Bid to change law to tackle fly-tipping across Scotland

Proposed legislation would seek to increase fines and make offenders liable for fly-tipping.

Bid to change law to tackle fly-tipping across Scotland iStock

The law should be changed to clamp down on fly-tipping by toughening up fines, it has been suggested.

Scottish Conservative MSP Murdo Fraser is bidding to tackle the issue by increasing penalties and making offenders liable.

In February, it was revealed by the Scottish Liberal Democrats that more than 125,000 reports of fly-tipping were made to Scottish councils in the past two years.

A Bill is now being brought forward by Fraser at the Scottish Parliament, having hosted a round-table meeting on how to address fly-tipping.

The meeting included representatives of Police Scotland, National Farmers Union (NFU) Scotland, the Woodland Trust, Keep Scotland Beautiful and Scottish Land and Estates.

“I’m thankful to everyone who attended our round-table meeting, which proved to be very productive,” said Fraser.

“Everyone who attended acknowledged that something needs to be done to address this growing problem.

“I am focused on changing the law to clamp down on fly-tipping by toughening up fines to act as more of a deterrent, as it is apparent that the current penalties are not working.

“I am also keen to examine how we can shift the liability for cleaning up fly-tipping to the offenders who ditch the waste, instead of the current unfair practice where innocent land owners are accountable, and how to better collect information on fly-tipping.”

“Scotland needs to end the scourge of fly-tipping.”

Sarah-Jane Laing, Scottish Land and Estates chief executive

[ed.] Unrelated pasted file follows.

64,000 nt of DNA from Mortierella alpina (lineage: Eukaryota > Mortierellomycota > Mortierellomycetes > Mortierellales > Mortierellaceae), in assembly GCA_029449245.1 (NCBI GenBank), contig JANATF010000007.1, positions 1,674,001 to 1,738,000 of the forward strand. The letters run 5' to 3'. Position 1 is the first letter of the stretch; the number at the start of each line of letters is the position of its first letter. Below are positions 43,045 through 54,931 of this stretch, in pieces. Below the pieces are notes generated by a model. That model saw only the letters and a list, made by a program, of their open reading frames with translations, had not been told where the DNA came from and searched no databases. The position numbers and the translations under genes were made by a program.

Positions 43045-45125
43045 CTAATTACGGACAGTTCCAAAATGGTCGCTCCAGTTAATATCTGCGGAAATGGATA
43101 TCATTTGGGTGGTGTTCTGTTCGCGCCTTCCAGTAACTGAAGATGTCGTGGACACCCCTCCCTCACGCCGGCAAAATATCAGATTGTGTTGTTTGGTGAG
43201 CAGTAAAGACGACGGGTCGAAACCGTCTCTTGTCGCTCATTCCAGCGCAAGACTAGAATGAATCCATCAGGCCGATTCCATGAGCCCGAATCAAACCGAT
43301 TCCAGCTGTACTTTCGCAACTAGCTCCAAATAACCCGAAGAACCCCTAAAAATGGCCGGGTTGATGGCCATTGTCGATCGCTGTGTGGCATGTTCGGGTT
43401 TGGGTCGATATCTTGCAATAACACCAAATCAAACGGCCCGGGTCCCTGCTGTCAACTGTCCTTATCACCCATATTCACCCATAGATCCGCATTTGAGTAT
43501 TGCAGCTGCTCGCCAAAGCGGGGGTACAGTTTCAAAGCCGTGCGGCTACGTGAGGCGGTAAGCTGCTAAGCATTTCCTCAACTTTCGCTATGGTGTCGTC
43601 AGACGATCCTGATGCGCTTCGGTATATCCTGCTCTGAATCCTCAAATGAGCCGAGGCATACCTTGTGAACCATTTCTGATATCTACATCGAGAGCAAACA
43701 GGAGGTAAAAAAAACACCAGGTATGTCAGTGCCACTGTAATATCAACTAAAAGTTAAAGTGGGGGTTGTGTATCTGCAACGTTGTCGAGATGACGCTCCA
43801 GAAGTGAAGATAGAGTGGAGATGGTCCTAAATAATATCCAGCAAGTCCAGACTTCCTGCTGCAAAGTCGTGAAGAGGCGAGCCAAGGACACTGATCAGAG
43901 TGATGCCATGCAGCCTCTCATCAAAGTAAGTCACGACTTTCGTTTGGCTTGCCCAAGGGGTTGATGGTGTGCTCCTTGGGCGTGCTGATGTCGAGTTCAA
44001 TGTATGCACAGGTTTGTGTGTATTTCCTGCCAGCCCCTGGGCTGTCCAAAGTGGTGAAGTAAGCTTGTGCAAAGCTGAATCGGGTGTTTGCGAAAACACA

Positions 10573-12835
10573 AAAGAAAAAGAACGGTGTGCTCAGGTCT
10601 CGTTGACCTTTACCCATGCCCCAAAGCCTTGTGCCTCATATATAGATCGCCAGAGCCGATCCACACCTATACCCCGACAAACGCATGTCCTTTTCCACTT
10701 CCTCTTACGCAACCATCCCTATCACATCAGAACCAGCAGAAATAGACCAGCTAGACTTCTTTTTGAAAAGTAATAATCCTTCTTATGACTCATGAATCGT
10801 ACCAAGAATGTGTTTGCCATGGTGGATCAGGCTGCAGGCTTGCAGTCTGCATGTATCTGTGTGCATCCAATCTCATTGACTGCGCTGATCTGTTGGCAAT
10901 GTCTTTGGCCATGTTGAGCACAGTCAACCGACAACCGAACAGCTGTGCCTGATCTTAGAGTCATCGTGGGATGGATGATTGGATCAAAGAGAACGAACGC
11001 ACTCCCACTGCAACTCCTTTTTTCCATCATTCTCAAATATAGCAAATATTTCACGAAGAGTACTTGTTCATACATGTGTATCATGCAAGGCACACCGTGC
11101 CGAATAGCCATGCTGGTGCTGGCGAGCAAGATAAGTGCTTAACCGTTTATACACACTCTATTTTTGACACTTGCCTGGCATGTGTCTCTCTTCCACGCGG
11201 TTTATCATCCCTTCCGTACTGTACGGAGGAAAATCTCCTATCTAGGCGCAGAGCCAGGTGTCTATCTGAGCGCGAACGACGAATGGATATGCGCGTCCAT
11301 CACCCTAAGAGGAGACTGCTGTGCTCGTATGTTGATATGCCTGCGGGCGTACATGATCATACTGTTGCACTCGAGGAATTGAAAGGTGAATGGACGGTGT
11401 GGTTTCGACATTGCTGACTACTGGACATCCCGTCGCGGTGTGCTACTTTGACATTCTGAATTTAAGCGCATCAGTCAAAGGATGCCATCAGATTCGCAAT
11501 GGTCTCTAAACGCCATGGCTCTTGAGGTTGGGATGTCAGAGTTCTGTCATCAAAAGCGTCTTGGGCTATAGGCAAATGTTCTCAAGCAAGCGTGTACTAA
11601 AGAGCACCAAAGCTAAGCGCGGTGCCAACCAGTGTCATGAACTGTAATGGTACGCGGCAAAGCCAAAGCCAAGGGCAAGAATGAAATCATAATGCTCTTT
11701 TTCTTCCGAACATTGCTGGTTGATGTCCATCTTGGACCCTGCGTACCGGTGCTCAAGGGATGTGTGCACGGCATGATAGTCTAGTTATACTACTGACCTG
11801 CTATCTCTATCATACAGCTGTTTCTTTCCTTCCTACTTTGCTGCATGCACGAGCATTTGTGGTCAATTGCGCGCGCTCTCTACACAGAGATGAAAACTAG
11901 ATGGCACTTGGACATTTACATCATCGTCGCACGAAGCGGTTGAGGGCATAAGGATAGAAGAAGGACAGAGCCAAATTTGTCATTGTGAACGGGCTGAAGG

Fraser added that cutting down on fly-tipping would deliver a boost ahead of the UN climate conference (COP26) in Glasgow.

He said: “While I will still be meeting a range of other key interested groups on this topic, after such an encouraging initial response, I have decided to introduce a Members’ Bill to make the necessary changes to the law.

“Cutting down on the inconsiderate crime of fly-tipping would deliver a huge boost to Scotland’s environment in the year of COP26.”

National Farmers Union (NFU) Scotland president Martin Kennedy explained that farmers are often being left to pay for waste disposal.

“Fly-tipping is a permanent scar on our natural environment,” he said.

“Despite recycling centres re-opening, fly-tipping and illegal dumping incidents are still being recorded daily by NFU Scotland members and are a continuous blight on rural Scotland.

“Cases in the past year alone have included rotting meat, hazardous asbestos waste, domestic appliances, household waste, builder’s rubble, garden cuttings, pallets, and garage waste, including tyres and car batteries.

“Farmers are most often left to foot the bill for disposal – that is fundamentally unfair and must change.”

Scottish Land and Estates (SLE) chief executive, Sarah-Jane Laing, said: “Scotland needs to end the scourge of fly-tipping.

“Better reporting channels, correlation of national reporting, stronger penalties and shifting liability from the affected landowners to the source of the waste are all crucial to effectively tackling fly-tipping. 

“We welcome Mr Fraser’s intention to introduce a Members’ Bill as it is clear current sanctions are not acting as a deterrent and need strengthened.”

A Scottish Government spokesperson said that a consultation letter will be published later in the year to outline key actions as part of a new fly-tipping strategy.

They said: “Flytipping is illegal, selfish and dangerous and there is no excuse for it anywhere in Scotland.

“The Scottish Government has committed to publishing a refreshed and updated National Litter and Flytipping Strategy.

“We will publish a consultation later in the year to outline the key actions in the new strategy, including looking at where legislation may need reviewed or updated.”

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